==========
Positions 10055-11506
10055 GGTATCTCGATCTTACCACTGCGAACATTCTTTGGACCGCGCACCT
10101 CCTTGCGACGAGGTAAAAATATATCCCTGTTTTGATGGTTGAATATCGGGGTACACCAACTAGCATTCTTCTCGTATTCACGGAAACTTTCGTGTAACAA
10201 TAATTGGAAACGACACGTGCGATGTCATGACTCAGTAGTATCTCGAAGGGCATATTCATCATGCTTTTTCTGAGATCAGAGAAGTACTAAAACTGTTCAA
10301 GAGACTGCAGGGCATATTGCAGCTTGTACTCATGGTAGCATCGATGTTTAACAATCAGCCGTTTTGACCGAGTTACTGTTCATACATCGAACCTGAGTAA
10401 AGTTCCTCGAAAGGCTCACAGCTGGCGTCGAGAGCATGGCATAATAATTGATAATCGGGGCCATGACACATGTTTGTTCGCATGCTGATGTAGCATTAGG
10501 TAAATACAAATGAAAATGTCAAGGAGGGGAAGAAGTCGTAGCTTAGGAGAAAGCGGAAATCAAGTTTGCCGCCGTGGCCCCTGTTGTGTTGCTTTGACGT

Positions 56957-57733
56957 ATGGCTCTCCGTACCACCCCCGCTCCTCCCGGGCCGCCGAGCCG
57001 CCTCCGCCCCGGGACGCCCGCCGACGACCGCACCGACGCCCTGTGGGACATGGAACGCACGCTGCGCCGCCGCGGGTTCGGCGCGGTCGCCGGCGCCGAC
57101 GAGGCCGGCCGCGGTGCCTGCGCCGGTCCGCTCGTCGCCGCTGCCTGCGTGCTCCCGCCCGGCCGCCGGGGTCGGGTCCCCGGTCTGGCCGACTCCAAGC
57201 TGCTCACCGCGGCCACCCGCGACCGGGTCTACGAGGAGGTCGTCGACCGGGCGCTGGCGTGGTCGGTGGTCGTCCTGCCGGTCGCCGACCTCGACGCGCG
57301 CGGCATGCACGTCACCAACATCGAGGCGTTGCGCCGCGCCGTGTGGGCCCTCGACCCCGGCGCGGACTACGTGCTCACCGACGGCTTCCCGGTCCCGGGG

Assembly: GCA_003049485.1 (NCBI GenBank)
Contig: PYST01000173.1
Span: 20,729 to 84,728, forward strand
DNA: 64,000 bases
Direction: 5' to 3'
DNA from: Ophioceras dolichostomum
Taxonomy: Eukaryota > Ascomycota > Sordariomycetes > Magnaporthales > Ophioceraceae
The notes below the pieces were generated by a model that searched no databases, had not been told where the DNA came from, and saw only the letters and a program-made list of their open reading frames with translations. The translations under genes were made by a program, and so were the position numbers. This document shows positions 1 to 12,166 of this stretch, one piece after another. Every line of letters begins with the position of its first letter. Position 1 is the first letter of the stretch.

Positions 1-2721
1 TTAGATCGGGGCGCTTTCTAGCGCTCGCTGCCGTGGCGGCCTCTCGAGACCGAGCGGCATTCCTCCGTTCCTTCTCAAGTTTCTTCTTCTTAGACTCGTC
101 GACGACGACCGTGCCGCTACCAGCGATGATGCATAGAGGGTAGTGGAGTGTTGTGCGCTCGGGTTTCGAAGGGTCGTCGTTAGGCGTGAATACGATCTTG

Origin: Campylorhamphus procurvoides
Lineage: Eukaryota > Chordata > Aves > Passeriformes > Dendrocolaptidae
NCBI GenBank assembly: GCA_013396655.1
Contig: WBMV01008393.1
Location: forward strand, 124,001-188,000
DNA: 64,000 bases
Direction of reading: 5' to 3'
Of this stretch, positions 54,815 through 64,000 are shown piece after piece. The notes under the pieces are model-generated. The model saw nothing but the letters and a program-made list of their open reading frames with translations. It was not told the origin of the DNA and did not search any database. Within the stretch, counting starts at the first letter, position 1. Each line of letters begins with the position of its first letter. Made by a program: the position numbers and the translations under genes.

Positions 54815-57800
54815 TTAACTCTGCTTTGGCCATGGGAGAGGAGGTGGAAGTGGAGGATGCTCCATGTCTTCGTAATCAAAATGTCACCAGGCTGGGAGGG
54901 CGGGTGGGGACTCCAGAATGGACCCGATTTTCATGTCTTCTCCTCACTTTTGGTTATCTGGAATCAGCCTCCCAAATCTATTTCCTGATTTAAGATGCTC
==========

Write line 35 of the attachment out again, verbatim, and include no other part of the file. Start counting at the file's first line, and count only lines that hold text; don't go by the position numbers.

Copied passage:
54901 CGGGTGGGGACTCCAGAATGGACCCGATTTTCATGTCTTCTCCTCACTTTTGGTTATCTGGAATCAGCCTCCCAAATCTATTTCCTGATTTAAGATGCTC